The literary compositions of the sufi poets also contributed to the incorporation of many Arabic and Persian words into Hindi literature and thus played an important role in literary and cultural synthesis.
The Origin and Growth of Urdu Language: The word Urdu is of Turkish origin and means an army or camp. Urdu emerged as an independent language by the end of the 14th century.
Until the 18th century, Urdu was called by various names such as ‘Hindavi’, ‘Dakhini’, ‘Hindustani’ or ‘Rekhta’. IGNOU BHIC 107 Solved Free Assignment
Various dialects such as Braj bhasha, Haryanvi and some other dialects spoken in the neighbourhood of Delhi as well as the Punjabi language have influenced the Urdu language in its formative stage.
Punjabi Literature: During the period between the start of the 13th century and the strat of the 16th century, the Punjabi literature saw the growth of sufi and bhakti poetry and heroic ballads and folk literature.
Sufi poetical compositions by Chisti sufi master Baba Farid (1173-1265) are the pioneering contribution to poetry in the Punjabi language.
The hymns composed by Guru Nanak in the 16th century imparted a proper literary form to the language.
The hymns composed by Guru Nanak were incorporated in the Adi Granth by the fifth Sikh Guru Arjan in 1604.
The verse by Guru Nanak are characterised by chastity of sentiment and by variety of styles and poetic dictions. The second Sikh Guru Angad gave the Punjabi language a new script called Gurumukhi.
Bengali Literature: The earliest specimens of Bengali language are the folk songs called Charyapads, composed between the 10th and 12th century.
The Turkish conquest of Bengal led to the decline of Sanskrit during the middle of 13th century and folk themes and forms gained importance.
The main trends which developed in the Bengali literature by the 15th century were: (i) Vaishnav bhakti poetry; (ii) Translations and free adaptations of the epics, and (iii) Mangala kavya. IGNOU BHIC 107 Solved Free Assignment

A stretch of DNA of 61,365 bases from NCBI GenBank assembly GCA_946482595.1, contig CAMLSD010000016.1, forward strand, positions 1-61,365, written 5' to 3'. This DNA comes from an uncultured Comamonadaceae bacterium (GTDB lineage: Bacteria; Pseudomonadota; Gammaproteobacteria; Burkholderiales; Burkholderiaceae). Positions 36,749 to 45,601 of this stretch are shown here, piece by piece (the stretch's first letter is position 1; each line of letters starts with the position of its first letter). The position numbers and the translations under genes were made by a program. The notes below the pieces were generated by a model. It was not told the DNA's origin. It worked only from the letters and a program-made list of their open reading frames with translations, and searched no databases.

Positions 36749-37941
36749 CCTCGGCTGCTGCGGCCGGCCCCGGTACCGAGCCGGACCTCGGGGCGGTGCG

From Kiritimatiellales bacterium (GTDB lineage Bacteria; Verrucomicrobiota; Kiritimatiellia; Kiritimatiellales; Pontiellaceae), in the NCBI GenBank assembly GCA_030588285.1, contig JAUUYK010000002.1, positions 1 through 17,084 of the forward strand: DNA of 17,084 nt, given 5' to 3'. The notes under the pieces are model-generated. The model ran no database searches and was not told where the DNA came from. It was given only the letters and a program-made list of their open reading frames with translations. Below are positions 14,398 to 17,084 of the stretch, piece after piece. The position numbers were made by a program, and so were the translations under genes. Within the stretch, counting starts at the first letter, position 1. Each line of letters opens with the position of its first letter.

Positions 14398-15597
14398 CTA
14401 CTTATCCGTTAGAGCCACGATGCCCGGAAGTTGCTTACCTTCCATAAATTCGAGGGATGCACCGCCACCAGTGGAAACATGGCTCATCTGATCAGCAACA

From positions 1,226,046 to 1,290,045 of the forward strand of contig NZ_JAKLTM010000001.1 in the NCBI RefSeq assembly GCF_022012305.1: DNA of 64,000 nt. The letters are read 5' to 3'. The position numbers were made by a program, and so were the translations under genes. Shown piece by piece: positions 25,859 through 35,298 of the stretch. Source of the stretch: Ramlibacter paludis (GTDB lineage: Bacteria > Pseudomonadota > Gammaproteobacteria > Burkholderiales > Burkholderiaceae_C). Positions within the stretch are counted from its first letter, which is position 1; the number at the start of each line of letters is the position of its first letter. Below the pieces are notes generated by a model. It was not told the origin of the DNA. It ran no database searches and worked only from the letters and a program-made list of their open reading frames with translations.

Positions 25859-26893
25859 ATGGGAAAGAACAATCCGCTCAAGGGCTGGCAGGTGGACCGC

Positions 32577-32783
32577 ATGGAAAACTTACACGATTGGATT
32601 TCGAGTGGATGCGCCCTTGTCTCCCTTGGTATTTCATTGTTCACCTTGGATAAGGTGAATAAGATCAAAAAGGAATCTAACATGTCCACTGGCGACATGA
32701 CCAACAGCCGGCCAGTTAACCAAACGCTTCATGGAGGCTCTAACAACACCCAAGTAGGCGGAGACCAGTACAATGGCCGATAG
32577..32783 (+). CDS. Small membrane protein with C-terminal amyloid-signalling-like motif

Chandidas (15th century), who patronised Bengali literature, was the first great Vaishnava bhakti poet in Bengal. Chaitanya gave further impetus to the
growth of the Vaishnava literature in Bengali.
The second trend began from the early fifteenth century. Kavindra and Srikaranand rendered the Mahabharata into Bengali verse during the reigns of Sultan Husain Shah (1493-1519) and his successor Nusra Shah (1519-32) who patronised Bengali literature.
Kritivasa Ojha produced a Bengali poetical adaptation of Valmiki’s Sanskr Ramayana in early 15th century.
Assamese Literature: Hema Sarasvati, considered as the first Assamese poet, composed Prahladacharita and Hard Gauri Samvada during the later part of the 13th century.
Harihara Vipra wrote poetry based on the episodes from the Ramayan and the Mahabharata. IGNOU BHIC 107 Solved Free Assignment
Madhava Kundali popularized the Ramayana story in Assamese in the 14th century. The growth o Vaishnava bhakti movement under Sankaradeva in the second part of the 15th century made considerable contribution to th Assamese literature.
Kirtana Ghosa is the most important Vaishnava religious text written in Assamese language. Sankaradev also wrote many dramas (Ankiya Nat) based on the Purana episodes.
He composed a new type of devotional poetry calle Bargit (Bragita). Sankaradeva’s disciple Madhavadeva (1489-1596) also composed many literary works and enriched th Bargit.
Odia Literature: The Odia language assumed literary character in the 13th-14th centuries. Saraladasa (14th century considered as the first great poet of Odisha, composed the Mahabharata in Odia.
Under the infleunce of Chaitanya, many of h disciples translated or adapted Sanskrit works on bhakti into the Odia language.
One of them was Jagannath Das, who becam the greatest Odia literary figure of his time. He translated Bhagavata Purana in Odia.
Marathi Literature: The later part of the 13th century saw the emergence of verse form in Marathi language. IGNOU BHIC 107 Solved Free Assignment
Saiv Nathpanthis dominated the early Marathi literature. Viveka Darpana and the Gorakhagita were the two earliest Marathi tex written in the Nathpanthi tradition.
Mukundaraj who belonged to the Nathpanthi tradition was the most important poet of th phase. He wrote Vivek Sindhu in chaste popular language.
The poets belonging to the Mahanubhava cult which emerged in th 13th century also dominated Marathi literature during its formative stage.
Gujarati Literature: Gujarati language emerged from old Western Rajasthani. In the first phase in the development of th Gujarati literature which lasted till the middle of the fifteenth century, the two main literary forms developed were the prabandh or the narrative poem and the muktaka or the short poem.
Prabandha included heroic romances, poetic romances and rasas long poems. The subject-matter of these poems included historical themes interspersed with fiction, popular legends and Jai mythology.